Retailers across Queensland and Western Australia are getting ready to move away from lightweight plastic bags with state-wide bans coming into effect from 1 July this year.
Paper bags are fast becoming a popular carry bag alternative, but is paper really better than plastic? And are all paper bags suitable for retail use?
The National Retail Association explored this debate with Detmold Group’s General Manager of Marketing & Innovation, Mr Tom Lunn, to find out whether paper bags really do offer sustainable and practical solutions for retailers. The Detmold Group own paper packaging manufacturers, PaperPak and Detpak.
Strength vs Sustainability
One concern about paper bags is that they’re thought to be weaker than plastic bags.
Actually, according to Mr Lunn, paper bags are quite strong and can out-perform their plastic equivalents when made with quality material.
“Our paper bags carry between 10 and 18 kilograms,” he said.
“Where paper bags have been made with high levels of recycled paper themselves, they can be weakened during the recycling processes.”
“Retailers and food suppliers need to think about what they need the bag to hold, and whether they would like customers to be able to reuse the bags multiple times.”
“We offer both sustainably-sourced raw material and high levels of recycled fibres in our carry bags, to give our customers options in the reliability, reusability and strength of their bags.”
Bags made from raw materials do raise the issue of sustainability. According to Mr Lunn, these days, many retailers want to know that their packaging is sourced ethically but many don’t verify their supplier’s credentials.
“PaperPak and Detpak paper bags use ethically sourced, quality raw material made in manufacturing facilities which hold PEFC (Programme for the Endorsement of Forest Certification) and FSC (Forestry Stewardship Council) Chain of Custody certification,” he said.
Food and wet products
Another concern for paper bags is that they’re not suitable for wet products or food that might leak or drinks which have condensation on them.
“A paper bag made from quality material can even handle condensation from groceries,” Mr Lunn said.
“The bag’s natural strength provides an environmentally friendly and reliable option for consumers.”
Paper bags come in a range of styles, sizes, colours and weights. They can be printed with branding, or be stamped or stickered for a different look. Both offer styles with or without handles that could be diecut or attached.
Plastic bags tend to be cheaper than paper bags however the cheapest of these (lightweight single-use plastic shopping bags) are now banned in much of Australia. Paper bags range from a few cents to a few dollars depending on size, handles and other branding decisions.
Some retailers are looking at moving to paper as a way and introducing a small bag fee to cover costs and some are donating a portion of the fee to an environmental charity.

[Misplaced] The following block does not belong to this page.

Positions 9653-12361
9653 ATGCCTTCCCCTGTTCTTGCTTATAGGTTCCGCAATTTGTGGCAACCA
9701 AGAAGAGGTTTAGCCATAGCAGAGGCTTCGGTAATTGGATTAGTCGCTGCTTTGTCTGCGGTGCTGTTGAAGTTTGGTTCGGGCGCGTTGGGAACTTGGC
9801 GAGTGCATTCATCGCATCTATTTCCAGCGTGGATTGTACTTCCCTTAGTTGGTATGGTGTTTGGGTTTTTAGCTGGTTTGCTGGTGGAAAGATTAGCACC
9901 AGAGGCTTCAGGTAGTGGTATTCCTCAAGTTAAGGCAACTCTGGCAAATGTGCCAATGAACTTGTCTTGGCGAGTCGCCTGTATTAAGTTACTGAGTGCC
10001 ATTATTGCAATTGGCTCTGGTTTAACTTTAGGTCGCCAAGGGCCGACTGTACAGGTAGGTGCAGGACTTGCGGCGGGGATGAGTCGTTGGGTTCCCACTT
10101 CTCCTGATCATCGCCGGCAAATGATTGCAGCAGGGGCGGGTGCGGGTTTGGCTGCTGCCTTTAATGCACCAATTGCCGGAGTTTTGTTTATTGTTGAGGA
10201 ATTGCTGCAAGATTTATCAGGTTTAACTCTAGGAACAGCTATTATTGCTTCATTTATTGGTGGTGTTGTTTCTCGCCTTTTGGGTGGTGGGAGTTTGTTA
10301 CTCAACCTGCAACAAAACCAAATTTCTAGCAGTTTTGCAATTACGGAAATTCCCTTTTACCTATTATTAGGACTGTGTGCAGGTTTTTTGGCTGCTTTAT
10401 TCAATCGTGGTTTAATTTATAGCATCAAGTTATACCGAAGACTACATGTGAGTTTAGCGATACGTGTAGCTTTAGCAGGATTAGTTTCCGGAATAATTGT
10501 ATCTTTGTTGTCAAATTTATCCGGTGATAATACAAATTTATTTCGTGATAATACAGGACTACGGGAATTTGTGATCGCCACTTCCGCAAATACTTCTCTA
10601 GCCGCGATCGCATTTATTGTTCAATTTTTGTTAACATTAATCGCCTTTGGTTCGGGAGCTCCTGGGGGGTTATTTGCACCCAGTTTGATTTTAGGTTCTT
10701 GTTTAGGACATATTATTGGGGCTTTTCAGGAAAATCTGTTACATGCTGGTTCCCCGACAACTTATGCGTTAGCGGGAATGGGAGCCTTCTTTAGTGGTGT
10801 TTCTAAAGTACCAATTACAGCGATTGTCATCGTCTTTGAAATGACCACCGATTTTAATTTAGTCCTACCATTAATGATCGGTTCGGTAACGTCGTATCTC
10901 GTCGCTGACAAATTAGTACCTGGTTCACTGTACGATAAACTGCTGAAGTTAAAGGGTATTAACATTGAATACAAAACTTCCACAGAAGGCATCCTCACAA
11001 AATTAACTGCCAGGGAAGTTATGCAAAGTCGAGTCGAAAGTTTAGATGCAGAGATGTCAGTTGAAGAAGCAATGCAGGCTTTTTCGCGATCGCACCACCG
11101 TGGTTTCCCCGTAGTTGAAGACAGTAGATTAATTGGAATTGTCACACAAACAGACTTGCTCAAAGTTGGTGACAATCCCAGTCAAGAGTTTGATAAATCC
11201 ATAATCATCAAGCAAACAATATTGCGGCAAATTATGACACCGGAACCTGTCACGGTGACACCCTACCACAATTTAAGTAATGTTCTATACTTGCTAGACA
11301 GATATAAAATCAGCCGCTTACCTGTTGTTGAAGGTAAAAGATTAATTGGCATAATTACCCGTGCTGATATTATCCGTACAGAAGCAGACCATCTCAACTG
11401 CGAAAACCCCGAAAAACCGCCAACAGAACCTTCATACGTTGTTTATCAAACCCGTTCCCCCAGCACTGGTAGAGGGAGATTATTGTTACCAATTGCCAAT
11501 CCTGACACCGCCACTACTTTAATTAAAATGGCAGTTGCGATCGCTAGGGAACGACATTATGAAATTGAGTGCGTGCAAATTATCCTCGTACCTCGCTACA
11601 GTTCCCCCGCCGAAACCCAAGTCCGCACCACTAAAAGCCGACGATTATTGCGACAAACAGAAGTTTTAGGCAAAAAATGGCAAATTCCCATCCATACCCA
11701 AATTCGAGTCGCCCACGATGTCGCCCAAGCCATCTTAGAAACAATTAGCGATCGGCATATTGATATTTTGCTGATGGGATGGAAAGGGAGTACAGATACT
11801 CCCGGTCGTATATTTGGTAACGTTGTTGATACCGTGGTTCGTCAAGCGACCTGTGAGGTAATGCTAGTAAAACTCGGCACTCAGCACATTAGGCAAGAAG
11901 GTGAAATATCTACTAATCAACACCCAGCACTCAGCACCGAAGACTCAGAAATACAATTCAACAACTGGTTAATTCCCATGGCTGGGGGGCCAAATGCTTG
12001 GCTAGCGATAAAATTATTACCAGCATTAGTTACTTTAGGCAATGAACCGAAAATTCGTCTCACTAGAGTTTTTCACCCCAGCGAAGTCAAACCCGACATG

Paper bags are the fastest growing choice for carry bags largely due to changes in consumer perception, and retailers wanting to present a more ethically-minded brand.
Mr Lunn said that consumers were looking for a more ‘natural’ or ‘eco’ option.
“There’s been a huge shift in consumer perception over the past decade, with bag bans and ‘plastic-free’ campaigns becoming the norm,” he said.
“Our customers are aware of these trends and want to make sure they make ethical packaging choices as this may affect consumer loyalty and satisfaction.”
End of life – recycling and composting
Paper bags are an environmentally-friendly alternative to plastic shopping bags as they can be recycled and composted, while leaving minimal residue in the environment.
Mr Lunn said that consumers can easily recycle paper bags by popping them in their recycling bin at home.
“Most people pop them in the yellow binbut these bags can also be reused or composted,” he said.
In comparison, there are differing views about the end of life disposal for plastic bags. Currently less than 4 per cent of plastic bags are recycled, with most going to landfill, or worse, being littered and ending up in our oceans or landscapes.
These days there are more options for plastic bags to be recycled – you can place these into one of the RedCycle bins outside most major supermarkets. The recycled material is then used to become products like park benches or garden furniture. Soft plastic recycling does, however, still rely on customers taking their bags to be recycled and companies being interested in purchasing the recycled material.
Paper and plastic bags both offer a wide range of style, colours and styles, and they both handle heavy and wet products well. Both can be printed and branded, though paper bags can also be stamped.
While plastic shopping bags are often the cheaper choice, paper bags such as those offered by PaperPak and Detpak, offer substantial advantages when it comes to reusability, sustainability, quality of raw materials, ease of recycling, compostability, and, importantly, consumer perception. Given these advantages, quality paper bags may offer better value for money overall.
Please note: the advice provided on this website is designed to assist retailers in understanding the ban and weighing up options but is by no means exhaustive. Each retail business should assess and make decisions based on their own advice and situation.
Detmold Group is a proud sponsor of the NRA’s QLD BAG BAN Retailer Transition Program.